Sterling Heights, Warren
Published October 2, 2013
Presentation focuses on child safety
By Maria Allard firstname.lastname@example.org
STERLING HEIGHTS — Between 1999 and 2008, law enforcement saw a 300 percent increase in unintentional deaths from prescription drugs, said Detective David Sarvello, of the Sterling Heights Police Crime Suppression Unit.
“They are every bit as addictive as street drugs,” Sarvello said. “Many teens mistakenly believe pharmaceuticals are safer than street drugs. They think it’s a medicine. They think it’s safe. Pharmaceuticals can easily be obtained from the home, doctor, pharmacies, friends or family members.”
Sarvello was one of several law enforcement members who addressed about 55 parents and community members — including Sterling Heights Mayor Richard Notte — during a child safety presentation held Sept. 24 at the Sterling Heights High School Performing Arts Center.
Warren Consolidated Schools officials hosted the “Protect Your Kids” event, designed to educate parents on drug awareness, computer crime and social media danger, and critical incidents in schools.
Sarvello’s presentation included information on opiates like heroin, stimulates such as cocaine, and depressants. Sarvello said children are usually introduced to drugs by age 12, and parents need to talk to their children about the dangers of drugs.
“Drug abuse causes a surge in the level of dopamine in your brain, which triggers the feeling of pleasure of euphoria,” the detective said. “Drugs usually will cause clinical depression. To get out of depression, you have to do more drugs. You build up a tolerance. That’s what you should tell your children: through the use of drugs, you’ll be in a constant state of depression. I think you have to hammer home experimenting can lead to abuse and addiction.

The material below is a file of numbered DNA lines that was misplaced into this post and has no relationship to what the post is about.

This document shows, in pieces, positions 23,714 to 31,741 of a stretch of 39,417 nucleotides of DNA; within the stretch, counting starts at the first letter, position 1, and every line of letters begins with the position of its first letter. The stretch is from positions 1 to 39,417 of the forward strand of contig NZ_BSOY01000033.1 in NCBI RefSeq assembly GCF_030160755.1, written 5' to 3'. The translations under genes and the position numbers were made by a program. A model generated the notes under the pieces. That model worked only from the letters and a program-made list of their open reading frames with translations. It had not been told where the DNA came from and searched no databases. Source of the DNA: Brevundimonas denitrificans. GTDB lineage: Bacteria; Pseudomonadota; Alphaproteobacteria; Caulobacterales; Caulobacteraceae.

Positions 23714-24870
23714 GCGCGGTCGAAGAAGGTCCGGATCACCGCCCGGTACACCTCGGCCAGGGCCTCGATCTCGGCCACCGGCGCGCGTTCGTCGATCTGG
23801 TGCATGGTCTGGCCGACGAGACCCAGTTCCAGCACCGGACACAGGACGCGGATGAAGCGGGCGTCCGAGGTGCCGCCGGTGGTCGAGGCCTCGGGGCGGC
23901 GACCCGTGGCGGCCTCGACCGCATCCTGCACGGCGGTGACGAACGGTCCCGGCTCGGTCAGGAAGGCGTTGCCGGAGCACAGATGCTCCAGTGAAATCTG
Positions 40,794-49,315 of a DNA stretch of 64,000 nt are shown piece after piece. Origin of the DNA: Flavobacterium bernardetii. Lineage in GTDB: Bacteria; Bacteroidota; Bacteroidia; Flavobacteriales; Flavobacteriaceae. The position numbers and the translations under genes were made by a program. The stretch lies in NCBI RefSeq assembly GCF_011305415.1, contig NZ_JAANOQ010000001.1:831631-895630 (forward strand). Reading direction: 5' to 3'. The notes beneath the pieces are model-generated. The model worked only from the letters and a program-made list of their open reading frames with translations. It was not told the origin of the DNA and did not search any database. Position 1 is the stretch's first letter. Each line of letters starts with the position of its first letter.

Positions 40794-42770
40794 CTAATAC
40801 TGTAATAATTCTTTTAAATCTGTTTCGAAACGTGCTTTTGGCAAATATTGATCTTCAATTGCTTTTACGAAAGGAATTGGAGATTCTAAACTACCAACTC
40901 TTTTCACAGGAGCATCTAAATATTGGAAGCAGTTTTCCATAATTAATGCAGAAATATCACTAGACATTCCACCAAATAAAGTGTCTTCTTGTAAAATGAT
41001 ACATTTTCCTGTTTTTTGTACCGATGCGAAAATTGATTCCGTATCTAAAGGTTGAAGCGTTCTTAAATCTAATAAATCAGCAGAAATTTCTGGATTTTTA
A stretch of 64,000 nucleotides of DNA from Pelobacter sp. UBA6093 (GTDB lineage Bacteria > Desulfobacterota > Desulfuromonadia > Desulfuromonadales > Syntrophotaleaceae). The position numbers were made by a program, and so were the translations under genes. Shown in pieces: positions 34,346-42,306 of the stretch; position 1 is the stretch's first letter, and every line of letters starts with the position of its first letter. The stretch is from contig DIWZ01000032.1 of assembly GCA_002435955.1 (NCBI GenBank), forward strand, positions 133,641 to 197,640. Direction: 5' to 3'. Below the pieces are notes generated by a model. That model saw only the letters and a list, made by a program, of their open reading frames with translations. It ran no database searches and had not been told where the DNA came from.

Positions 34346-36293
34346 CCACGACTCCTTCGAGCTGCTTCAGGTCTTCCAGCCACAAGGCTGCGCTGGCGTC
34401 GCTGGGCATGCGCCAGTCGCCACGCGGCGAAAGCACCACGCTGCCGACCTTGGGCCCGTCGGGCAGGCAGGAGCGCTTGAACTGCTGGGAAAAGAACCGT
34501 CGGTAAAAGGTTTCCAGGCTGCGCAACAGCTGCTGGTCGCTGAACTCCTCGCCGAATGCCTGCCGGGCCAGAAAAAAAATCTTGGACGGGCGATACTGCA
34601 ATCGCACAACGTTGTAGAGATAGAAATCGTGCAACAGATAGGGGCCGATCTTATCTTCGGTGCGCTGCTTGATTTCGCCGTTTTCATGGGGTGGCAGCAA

“Most of my overdoses and deaths are usually kids that are over 18,” Sarvello said. “If your son or daughter changes friends, you have got to be alert of who these new friends are. You have to know who your kids’ friends are.”
Sarvello advised parents to look inside their children’s rooms and drawers to see what their kids are up to. It’s also advised to look in garbage cans to see if any drug paraphernalia has been thrown away.
Sarvello also provided several consequences of drug abuse parents could share with their children. Drug abuse can cause mental health issues, trouble with the law, sexually transmitted diseases, financial losses, prostitution and homelessness
Kevin Miller, of the Sterling Heights Police Department’s Computer Crimes Unit, talked about various crimes committed online. He said all the detectives in the department are involved in computer investigations.
Miller told the crowd that things that happen “on Facebook will be talked about at school tomorrow” among the students. He also talked about online stalking, child predators, identify theft, narcotics trade and computer terrorism. He said most computer crimes are felonies. When it comes to the Internet, Miller stressed that it’s up to parents to set ground rules.
“You are the parent. You need to take control of what your child is doing,” he said. “Have children use a family email address, not their own. Install parental filtering software. Educator yourself on the operations of the computer’s software. Review your child’s Internet activity. Don’t allow your children to send personal information online.”
“There is no substitute for parental supervision,” Miller’s PowerPoint stated.
Miller advised families never to wire money out of the country, always know to whom you are sending information and never send any personal information via email. He advised only using a credit card with a low credit limit for Internet use.
“Do not use a debit card,” Miller said. “With a debit card, you’re playing with your money. With a credit card, you’re playing with the bank’s money.”
During the evening, Sterling Heights Police Detective Jeff Milke gave a presentation regarding critical incidents, including mass shootings, Hazmat situations, bomb threats, fires, lockdowns and natural disasters.